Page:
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LostInParadise's avatar

Is it possible to solve this simple practical math problem without algebra?

Asked by LostInParadise (29137points) April 13th, 2021
19 responses
“Great Question” (2points)

In the last few days someone asked if it is possible to start a business without much knowledge of math. They could hire an accountant to deal with the math, but it is interesting how even relatively simple problems require some knowledge of algebra,

Consider the following problem. You want to sell some stock to cover $30,000 of expenses. Suppose that the tax rule for capital gains is to pay 20% on everything over $10,000. How much stock would you have to sell to cover the $30,000 plus capital gains tax?

Do you see how to set up an algebraic equation to solve this? Is there any conceivable way of solving this without algebra?

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Answers

Dutchess_III's avatar

Yes. Simple multiplication.

JLeslie's avatar

It really depends just how bad the person is at math.

You can get the answer without setting up an equation just by using trial an error. For instance choose $50,000 take away the first $10,000 and deduct the 20% on the leftover. Is it enough? If not, go up to $60,000. More than enough try $45,000. You can get a pretty good idea of what is necessary just by trial and error.

Some people can’t do any math. That would be an extreme that is difficult to compensate for in business.

Dutchess_III's avatar

They have apps for people like that. When I had my business I had a program that calculated my profit and loss and my balance sheet. I’m still not 100% sure how a balance sheet is calculated but it’s not anything I had to worry about. The program did it for me.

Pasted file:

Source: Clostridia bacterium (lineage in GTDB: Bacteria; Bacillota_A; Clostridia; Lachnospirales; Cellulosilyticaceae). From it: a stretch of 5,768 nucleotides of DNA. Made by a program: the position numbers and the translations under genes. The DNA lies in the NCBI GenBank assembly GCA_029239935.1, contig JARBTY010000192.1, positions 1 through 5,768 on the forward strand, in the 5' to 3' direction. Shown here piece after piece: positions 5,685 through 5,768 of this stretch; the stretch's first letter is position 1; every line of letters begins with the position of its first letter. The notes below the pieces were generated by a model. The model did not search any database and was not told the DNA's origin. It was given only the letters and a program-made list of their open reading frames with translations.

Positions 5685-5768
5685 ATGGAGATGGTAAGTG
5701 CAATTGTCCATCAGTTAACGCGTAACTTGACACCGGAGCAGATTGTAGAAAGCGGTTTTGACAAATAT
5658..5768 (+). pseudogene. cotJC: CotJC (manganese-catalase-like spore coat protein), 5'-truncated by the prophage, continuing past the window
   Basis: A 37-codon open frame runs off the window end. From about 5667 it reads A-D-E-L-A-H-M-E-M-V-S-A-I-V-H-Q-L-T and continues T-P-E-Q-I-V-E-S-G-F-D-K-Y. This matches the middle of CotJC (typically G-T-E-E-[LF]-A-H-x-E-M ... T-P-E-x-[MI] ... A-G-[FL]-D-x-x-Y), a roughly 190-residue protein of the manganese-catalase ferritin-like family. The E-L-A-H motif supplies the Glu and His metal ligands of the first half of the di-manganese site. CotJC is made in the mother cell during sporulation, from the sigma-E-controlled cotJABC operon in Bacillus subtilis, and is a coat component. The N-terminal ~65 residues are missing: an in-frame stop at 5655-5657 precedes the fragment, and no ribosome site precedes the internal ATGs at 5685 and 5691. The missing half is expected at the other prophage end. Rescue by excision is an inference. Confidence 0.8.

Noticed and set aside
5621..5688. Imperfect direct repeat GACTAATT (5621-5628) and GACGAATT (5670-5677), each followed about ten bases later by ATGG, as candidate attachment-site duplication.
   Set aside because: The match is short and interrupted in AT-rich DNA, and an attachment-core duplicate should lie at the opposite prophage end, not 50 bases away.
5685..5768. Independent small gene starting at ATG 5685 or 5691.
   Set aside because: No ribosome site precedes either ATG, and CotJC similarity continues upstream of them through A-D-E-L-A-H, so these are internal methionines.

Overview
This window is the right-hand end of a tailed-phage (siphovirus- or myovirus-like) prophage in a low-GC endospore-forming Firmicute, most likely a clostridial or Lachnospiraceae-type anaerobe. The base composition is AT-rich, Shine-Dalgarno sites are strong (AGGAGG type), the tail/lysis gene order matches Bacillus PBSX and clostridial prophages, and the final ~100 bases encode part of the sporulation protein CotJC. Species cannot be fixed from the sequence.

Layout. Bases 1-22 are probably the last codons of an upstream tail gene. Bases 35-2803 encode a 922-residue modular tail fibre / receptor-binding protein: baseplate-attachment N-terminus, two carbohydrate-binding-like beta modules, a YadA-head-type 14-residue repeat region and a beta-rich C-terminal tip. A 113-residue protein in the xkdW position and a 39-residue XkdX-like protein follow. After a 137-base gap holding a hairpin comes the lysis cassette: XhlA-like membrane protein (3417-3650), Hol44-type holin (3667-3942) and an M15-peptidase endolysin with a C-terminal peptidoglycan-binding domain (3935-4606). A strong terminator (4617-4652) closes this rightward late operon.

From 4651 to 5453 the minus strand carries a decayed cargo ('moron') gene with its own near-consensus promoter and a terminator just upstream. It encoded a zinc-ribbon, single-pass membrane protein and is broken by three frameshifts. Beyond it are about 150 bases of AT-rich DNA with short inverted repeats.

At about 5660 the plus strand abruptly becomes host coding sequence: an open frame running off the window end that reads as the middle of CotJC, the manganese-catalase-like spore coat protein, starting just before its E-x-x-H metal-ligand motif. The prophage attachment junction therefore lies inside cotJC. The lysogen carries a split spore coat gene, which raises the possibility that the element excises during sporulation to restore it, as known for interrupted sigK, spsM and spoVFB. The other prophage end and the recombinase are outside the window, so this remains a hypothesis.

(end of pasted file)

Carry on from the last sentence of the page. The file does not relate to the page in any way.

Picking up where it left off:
jca2's avatar

You need 20% x $20,000 plus the extra for Capital Gains tax (which you’d multiply to calculate).

Dutchess_III's avatar

It’s easy enough to learn. I don’t really think of it as algebra.

jca2's avatar

Technically, I think it’s algebra but it’s very basic.

LostInParadise's avatar

Here is how I set up the equation. x is the amount of money from the stock sale. It must equal the $30,000 plus 20% of the amount over $10000.

x = 30000 + .2(x – 10000)
This gives .8x = 28000
x = $35000

Now tell me how you can get that without algebra.

Dutchess_III's avatar

I agree @jca2.
Isn’t it simply .2 * 20,000?

Dutchess_III's avatar

LostInParadise….20% of 20,000 can’t equal more than 20,000. It can’t equal 35,000.

JLeslie's avatar

@Dutchess_III The Q is asking how much to sell to cover 30,000 when the first 10,000 in sales is not taxed, but after that there is a 20% tax.

So, the first 10,000 stays whole. After that you have to figure how much to sell taking away 20% to equal 20,000.

LostInParadise's avatar

@Dutchess_III
No, that does not work. .2*20000=$4000. So you sell $34000 worth of stock. But the tax is .2(34000–10000) , which is 4800. That leaves you with 34000 – 4800 = 29200, which is less than $30000.

JLeslie's avatar

To check it:

25,000 x .8 = 20,000.

So, 25,000 plus the not taxed $10,000 will give you $30,000 to cover the expenses.